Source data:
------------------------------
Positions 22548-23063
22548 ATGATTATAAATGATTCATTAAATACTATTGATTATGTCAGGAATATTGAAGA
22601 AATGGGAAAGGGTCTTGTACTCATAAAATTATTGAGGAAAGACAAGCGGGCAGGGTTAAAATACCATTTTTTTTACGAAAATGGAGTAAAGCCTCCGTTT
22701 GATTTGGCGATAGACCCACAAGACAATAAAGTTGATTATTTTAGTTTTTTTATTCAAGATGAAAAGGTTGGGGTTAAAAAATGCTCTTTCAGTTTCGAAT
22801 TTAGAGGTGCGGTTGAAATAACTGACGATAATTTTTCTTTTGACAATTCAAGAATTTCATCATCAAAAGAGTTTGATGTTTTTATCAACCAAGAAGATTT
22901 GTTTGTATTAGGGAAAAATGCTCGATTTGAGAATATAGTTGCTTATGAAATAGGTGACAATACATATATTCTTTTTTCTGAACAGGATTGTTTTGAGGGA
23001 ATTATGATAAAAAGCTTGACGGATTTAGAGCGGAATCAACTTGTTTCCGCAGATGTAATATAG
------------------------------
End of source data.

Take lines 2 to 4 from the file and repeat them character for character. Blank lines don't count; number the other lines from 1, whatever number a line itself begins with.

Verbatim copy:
22548 ATGATTATAAATGATTCATTAAATACTATTGATTATGTCAGGAATATTGAAGA
22601 AATGGGAAAGGGTCTTGTACTCATAAAATTATTGAGGAAAGACAAGCGGGCAGGGTTAAAATACCATTTTTTTTACGAAAATGGAGTAAAGCCTCCGTTT
22701 GATTTGGCGATAGACCCACAAGACAATAAAGTTGATTATTTTAGTTTTTTTATTCAAGATGAAAAGGTTGGGGTTAAAAAATGCTCTTTCAGTTTCGAAT